# Random Variables: Joint, Conditional, and Marginal Distributions

The latest series of collectible Lego Minifigures contains 3 different Minifigure prizes (labeled 1, 2, 3). Each package contains a single unknown prize. Suppose we only buy 3 packages and we consider as our sample space outcome the results of just these 3 packages (prize in package 1, prize in package 2, prize in package 3). For example, 323 (or (3, 2, 3)) represents prize 3 in the first package, prize 2 in the second package, prize 3 in the third package. Let $$X$$ be the number of distinct prizes obtained in these 3 packages. Let $$Y$$ be the number of these 3 packages that contain prize 1. Suppose that each package is equally likely to contain any of the 3 prizes, regardless of the contents of other packages; let $$\text{P}$$ denote the corresponding probability measure.

It can be shown that the joint distribution of $$X$$ and $$Y$$ can be represented by the following table.

$$\text{P}(X = x, Y=y)$$
$$y$$
$$x$$ 0 1 2 3
1 2/27 0 0 1/27
2 6/27 6/27 6/27 0
3 0 6/27 0 0
1. Briefly explain why there are 27 possible outcomes.
2. Show that $$\text{P}(X = 1, Y = 0) = 2/27$$ by listing the outcomes that comprise the event $$\{X = 1, Y = 0\}$$.
3. Show that $$\text{P}(X = 1, Y = 3) = 1/27$$ by listing the outcomes that comprise the event $$\{X = 1, Y = 3\}$$.
4. Show that $$\text{P}(X = 2, Y = 0) = 6/27$$ by listing the outcomes that comprise the event $$\{X = 2, Y = 0\}$$.
5. Make a table representing the marginal distribution of $$X$$ and compute $$\text{E}(X)$$.
6. Make a table representing the marginal distribution of $$Y$$ and compute $$\text{E}(Y)$$.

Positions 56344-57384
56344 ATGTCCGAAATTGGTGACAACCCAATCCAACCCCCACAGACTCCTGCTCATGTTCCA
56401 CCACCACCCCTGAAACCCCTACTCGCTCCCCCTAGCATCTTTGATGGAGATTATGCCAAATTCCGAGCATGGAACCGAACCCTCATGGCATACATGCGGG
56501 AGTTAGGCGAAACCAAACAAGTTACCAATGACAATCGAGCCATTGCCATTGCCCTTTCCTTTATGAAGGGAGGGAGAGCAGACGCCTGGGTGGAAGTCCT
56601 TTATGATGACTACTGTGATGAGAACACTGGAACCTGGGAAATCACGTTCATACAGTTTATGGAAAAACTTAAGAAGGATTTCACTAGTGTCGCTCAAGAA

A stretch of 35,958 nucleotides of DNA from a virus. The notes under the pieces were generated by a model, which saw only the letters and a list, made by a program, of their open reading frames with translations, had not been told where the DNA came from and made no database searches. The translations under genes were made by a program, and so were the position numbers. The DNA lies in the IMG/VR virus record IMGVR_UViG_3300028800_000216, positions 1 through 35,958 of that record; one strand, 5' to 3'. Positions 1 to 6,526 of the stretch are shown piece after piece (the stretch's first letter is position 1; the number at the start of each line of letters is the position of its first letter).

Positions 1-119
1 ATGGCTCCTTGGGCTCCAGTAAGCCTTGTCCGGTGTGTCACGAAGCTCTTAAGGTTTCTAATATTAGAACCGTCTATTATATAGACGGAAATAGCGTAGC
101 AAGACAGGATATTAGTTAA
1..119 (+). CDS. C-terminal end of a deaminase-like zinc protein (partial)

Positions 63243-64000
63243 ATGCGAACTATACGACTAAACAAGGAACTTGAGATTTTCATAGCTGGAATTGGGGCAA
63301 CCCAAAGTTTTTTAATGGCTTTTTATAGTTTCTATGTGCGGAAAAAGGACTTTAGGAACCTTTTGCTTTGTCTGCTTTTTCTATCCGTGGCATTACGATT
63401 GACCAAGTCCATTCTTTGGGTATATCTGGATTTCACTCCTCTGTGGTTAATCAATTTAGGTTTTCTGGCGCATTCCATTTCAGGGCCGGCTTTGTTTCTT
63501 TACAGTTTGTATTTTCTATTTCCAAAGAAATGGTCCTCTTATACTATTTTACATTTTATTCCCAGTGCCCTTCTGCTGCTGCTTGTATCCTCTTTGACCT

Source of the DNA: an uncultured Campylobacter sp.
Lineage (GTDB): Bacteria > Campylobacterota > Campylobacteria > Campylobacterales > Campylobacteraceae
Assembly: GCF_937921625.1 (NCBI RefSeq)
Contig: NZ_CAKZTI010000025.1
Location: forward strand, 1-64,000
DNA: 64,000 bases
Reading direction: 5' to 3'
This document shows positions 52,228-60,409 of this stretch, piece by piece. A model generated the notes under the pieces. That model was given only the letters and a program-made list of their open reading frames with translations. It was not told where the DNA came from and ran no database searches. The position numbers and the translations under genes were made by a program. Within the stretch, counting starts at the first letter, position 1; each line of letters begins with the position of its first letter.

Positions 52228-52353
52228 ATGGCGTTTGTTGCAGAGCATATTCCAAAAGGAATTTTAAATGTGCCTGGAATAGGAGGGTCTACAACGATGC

7. Find the conditional distribution of $$Y$$ given $$X=x$$ for each possible value of $$x$$.
8. Make a table representing the distribution of $$\text{E}(Y|X)$$.
9. Find the conditional distribution of $$X$$ given $$Y=y$$ for each possible value of $$y$$.
10. Make a table representing the distribution of $$\text{E}(X|Y)$$.
11. Describe three methods for how you could use physical objects (e.g., cards, dice, spinners) to simulate an $$(X, Y)$$ pair with the joint distribution given by the table above.
1. Method 1: simulate outcomes from the probability space (i.e., prizes in the packages)
2. Method 2: simulate an $$(X, Y)$$ pair directly from the joint distribution (without simulating outcomes from the probability space)
3. Method 3: simulate an $$(X, Y)$$ pair by first simulating $$X$$ from directly from its marginal distribution (without simulating outcomes from the probability space).
12. Suppose you have simulated many $$(X, Y)$$ pairs. Explain how you could use the simulation results to approximate each of the following. You should not do any of the calculations; rather, explain in words how you would use the simulation results and simple operations like counting and averaging.
1. $$\text{P}(X = 3)$$
2. the marginal distribution of $$X$$
3. $$\text{E}(X)$$
4. $$\text{Var}(X)$$
5. $$\text{P}(X = 2, Y = 1)$$
6. $$\text{E}(XY)$$
7. $$\text{Cov}(X, Y)$$
8. $$\text{P}(X = 1 | Y = 0)$$
9. the conditional distribution of $$X$$ given $$Y=0$$
10. $$\text{E}(X|Y=0)$$
11. $$\text{P}(Y = 0 | X = 1)$$
12. the conditional distribution of $$Y$$ given $$X=1$$
13. $$\text{E}(Y|X=1)$$